p38AID represents a small fraction (5–15%) of the total AID expressed in B cells. Nevertheless, interfering with phosphorylation results in a >60% loss in both CSR and hypermutation. Therefore, the phosphorylated fraction of AID accounts for a disproportionate amount of its activity, and phosphorylation appears to be a key feature of AID regulation in vivo.

Materials and Methods

Cell Culture and Mutational Analysis.

Wild-type or AID−/− B cells were purified from mouse spleens by depletion with anti-CD43 beads (Miltenyi Biotec) and cultured in RPMI medium 1640 with 5 ng/ml IL-4 plus 25 μg/ml LPS (Sigma-Aldrich), 1 μg/ml anti-CD40 (Becton Dickinson), or 10 μg/ml CpG ODN 2395 (Coley Pharmaceutical) for 72 h. Retroviral supernatants for B cell infections were produced in BOSC 23 cells cotransfected with retroviral pMX-PIE and pCL-ECO plasmids. Supernatants were harvested 48 h after transfection and used to infect B cells that had been cultured in LPS plus IL-4 for 24 h. The cells were stained with biotinylated anti-mouse IgG1 antibodies and streptavidin phycoerythrin-Cy7 (Becton Dickinson) 72 h after infection with retrovirus and analyzed by flow cytometry. To perform switch μ-region mutational analysis, IgG/GFP+ cells were sorted on a FACSVantage SE cell sorter (BD Immunocytometry Systems). PCR amplification and mutation analysis were performed as previously described (45). Retroviruses for infecting 3T3-NTZ cells (43) were produced by using pQCXIP and pCL-ECO plasmids (CLONTECH). The NTZ-3T3 assay and GFP gene mutational analysis were performed as previously described (30). Cells were cultured in the absence of tetracycline, and mutational analysis was performed on puromycin-selected cells regardless of GFP expression 11 days after retroviral infection. E. coli assays were performed exactly as previously described (12).

Protein Analysis.

To produce anti-p38 antibodies, rabbits were immunized with phosphopeptide CYVVKRRD(s-P)ATSCSLD (AID 30–45) coupled to keyhole limpet hemocyanin. Phosphospecific antibodies were purified by negative selection on unphosphorylated peptide AID 30–45 coupled to Sulfolink gel (Pierce) followed by positive selection on phosphopeptide AID 30–45 (59, 60). Cells were extracted in lysis buffer (20 mM Tris, pH 8/400 mM NaCl/1% Nonidet P-40/0.5 mM EDTA/25 mM NaF/1 mM DTT). To produce anti-AID antibodies, rabbits were immunized with AID residues 185–198 peptide-coupled to keyhole limpet hemocyanin (30). After seven rounds of immunization antibodies were affinity-purified (30). For immunoprecipitation, 2 mg of extracts were incubated with anti-AID antibody and protein A Sepharose (Amersham Pharmacia) for 2 h. For Flag immunoprecipitation, anti-Flag agarose beads (Sigma) were incubated with extracts for 2 h. Western blots were performed on the immunoprecipitated protein with anti-AID antibody or anti-p38 or on 50 μg of extracts with anti-pyruvate kinase (Polysciences) or anti-SP1 (Upstate Biotechnology). For retroviral AID-expressing B cells, Western blots were performed on samples with equal GFP expression. nih image was used for densitometry analysis.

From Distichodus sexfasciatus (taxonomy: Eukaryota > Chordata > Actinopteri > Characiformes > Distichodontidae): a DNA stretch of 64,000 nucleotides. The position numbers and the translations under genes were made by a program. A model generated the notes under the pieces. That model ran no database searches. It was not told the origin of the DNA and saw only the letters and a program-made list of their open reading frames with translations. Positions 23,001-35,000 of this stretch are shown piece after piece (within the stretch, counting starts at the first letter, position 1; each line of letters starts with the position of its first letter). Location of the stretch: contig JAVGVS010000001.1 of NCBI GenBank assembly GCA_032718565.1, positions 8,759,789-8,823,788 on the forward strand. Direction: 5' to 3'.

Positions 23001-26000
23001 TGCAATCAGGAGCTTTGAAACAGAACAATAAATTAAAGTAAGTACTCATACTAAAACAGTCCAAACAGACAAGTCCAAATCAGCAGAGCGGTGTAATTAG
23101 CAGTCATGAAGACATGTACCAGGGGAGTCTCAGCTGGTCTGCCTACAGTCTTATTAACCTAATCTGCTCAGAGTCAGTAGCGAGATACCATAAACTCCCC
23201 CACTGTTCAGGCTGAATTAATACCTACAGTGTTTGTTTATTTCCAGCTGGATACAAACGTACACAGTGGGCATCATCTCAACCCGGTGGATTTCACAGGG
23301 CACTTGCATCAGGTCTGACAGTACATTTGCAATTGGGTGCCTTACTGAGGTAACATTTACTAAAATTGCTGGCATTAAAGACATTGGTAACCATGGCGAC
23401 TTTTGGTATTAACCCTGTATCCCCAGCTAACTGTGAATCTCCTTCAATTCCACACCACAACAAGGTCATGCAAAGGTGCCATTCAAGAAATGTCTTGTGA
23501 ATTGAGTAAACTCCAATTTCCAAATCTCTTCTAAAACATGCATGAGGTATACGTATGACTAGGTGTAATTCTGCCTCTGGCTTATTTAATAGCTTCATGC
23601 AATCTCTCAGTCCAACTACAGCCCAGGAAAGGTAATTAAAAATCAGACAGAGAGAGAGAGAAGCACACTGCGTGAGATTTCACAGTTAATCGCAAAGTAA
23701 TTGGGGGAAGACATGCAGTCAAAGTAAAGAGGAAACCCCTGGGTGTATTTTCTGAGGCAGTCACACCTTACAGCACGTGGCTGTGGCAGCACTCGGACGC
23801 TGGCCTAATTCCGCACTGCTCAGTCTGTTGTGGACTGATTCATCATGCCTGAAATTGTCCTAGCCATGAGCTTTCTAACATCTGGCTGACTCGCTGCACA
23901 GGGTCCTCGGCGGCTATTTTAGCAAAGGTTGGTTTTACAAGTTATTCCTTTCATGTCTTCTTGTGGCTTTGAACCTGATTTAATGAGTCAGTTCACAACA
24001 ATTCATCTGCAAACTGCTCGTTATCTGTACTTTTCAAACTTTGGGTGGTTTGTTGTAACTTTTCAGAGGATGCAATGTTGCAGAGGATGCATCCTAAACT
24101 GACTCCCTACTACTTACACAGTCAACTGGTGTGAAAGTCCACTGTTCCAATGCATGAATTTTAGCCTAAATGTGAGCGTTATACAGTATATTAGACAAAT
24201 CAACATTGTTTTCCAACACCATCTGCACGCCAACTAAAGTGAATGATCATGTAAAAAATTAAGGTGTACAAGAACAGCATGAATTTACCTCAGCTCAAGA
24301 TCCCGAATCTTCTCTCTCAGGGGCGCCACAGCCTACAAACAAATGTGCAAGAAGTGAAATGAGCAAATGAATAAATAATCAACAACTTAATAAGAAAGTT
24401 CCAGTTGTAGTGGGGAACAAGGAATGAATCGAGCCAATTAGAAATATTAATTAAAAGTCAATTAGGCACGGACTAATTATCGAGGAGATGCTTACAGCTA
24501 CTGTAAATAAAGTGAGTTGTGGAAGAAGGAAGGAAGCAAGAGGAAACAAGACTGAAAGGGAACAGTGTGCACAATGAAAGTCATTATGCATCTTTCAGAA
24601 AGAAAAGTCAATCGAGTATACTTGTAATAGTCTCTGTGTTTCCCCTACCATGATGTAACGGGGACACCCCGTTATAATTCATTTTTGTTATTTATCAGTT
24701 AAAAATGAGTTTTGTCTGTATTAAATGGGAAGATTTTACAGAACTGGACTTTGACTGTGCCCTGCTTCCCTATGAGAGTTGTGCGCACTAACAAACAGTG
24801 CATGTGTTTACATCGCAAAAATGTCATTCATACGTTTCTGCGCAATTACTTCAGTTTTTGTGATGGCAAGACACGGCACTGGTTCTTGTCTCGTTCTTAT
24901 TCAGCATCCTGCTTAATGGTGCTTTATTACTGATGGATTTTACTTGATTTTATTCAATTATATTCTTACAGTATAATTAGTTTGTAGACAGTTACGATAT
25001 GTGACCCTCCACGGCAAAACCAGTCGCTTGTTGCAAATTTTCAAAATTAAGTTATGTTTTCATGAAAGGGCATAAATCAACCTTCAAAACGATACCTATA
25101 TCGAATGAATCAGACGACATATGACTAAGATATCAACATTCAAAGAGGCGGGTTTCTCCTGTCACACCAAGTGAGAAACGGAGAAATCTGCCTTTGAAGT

PKA Phosphorylation.

A total of 100 ng of recombinant AID purified from E. coli purchased from Enzymax was incubated with 1,000 units of PKA (Calbiochem) at 30°C for 30 min in 50 mM Tris (pH 7.5), 50 mM NaCl, 10 mM MgCl2, 1 mM DTT, and 200 μM ATP.

Cell Fractionation.

Activated B cells (4 × 107) were washed in PBS and resuspended in buffer A (10 mM Hepes, pH 7.9/0.1% Triton X-100/10 mM KCl/1.5 mM MgCl2/0.34 M sucrose/10% glycerol/1 mM DTT) for 8 min. Nuclei were collected by centrifugation (5 min at 1,300 × g). The supernatant (S1) was clarified by centrifugation (5 min at 20,000 × g) and collected (S2 cytoplasmic fraction). The nuclei (P1) were resuspended in buffer I (0.34 M sucrose/3 mM CaCl2/2 mM Mg acetate/10 mM Tris, pH 8/1 mM DTT/0.5% Nonidet P-40/10 mM NaF) and layered on a sucrose cushion buffer II (2 M sucrose/5 mM Mg acetate/0.1 mM EDTA/10 mM Tris, pH 8/1 mM DTT). The sucrose gradient was centrifuged (45 min at 30,000 × g). The pelleted nuclei (P3) were washed and lysed in buffer B (3 mM EDTA/0.2 mM EGTA/1 mM DTT) for 30 min and then centrifuged, and supernatant was collected (S4 soluble nuclear fraction) (39). The nuclei (P4) were resuspended in nuclear extraction buffer (20 mM Tris, pH 8/500 mM NaCl/0.5% Nonidet P-40/1 mM DTT/25 mM NaF) for 30 min to obtain the chromatin-associated fraction (S5). NaF was included to inhibit serine threonine phosphatase activity (38). RIPA buffer (50 mM Tris, pH 8/0.5% deoxycholate/0.1% SDS/1% Nonidet P-40/0.5 mM EDTA/25 mM NaF) was added to the cytoplasmic, soluble nuclear, and chromatin-associated fractions, and AID was immunoprecipitated from these fractions as above.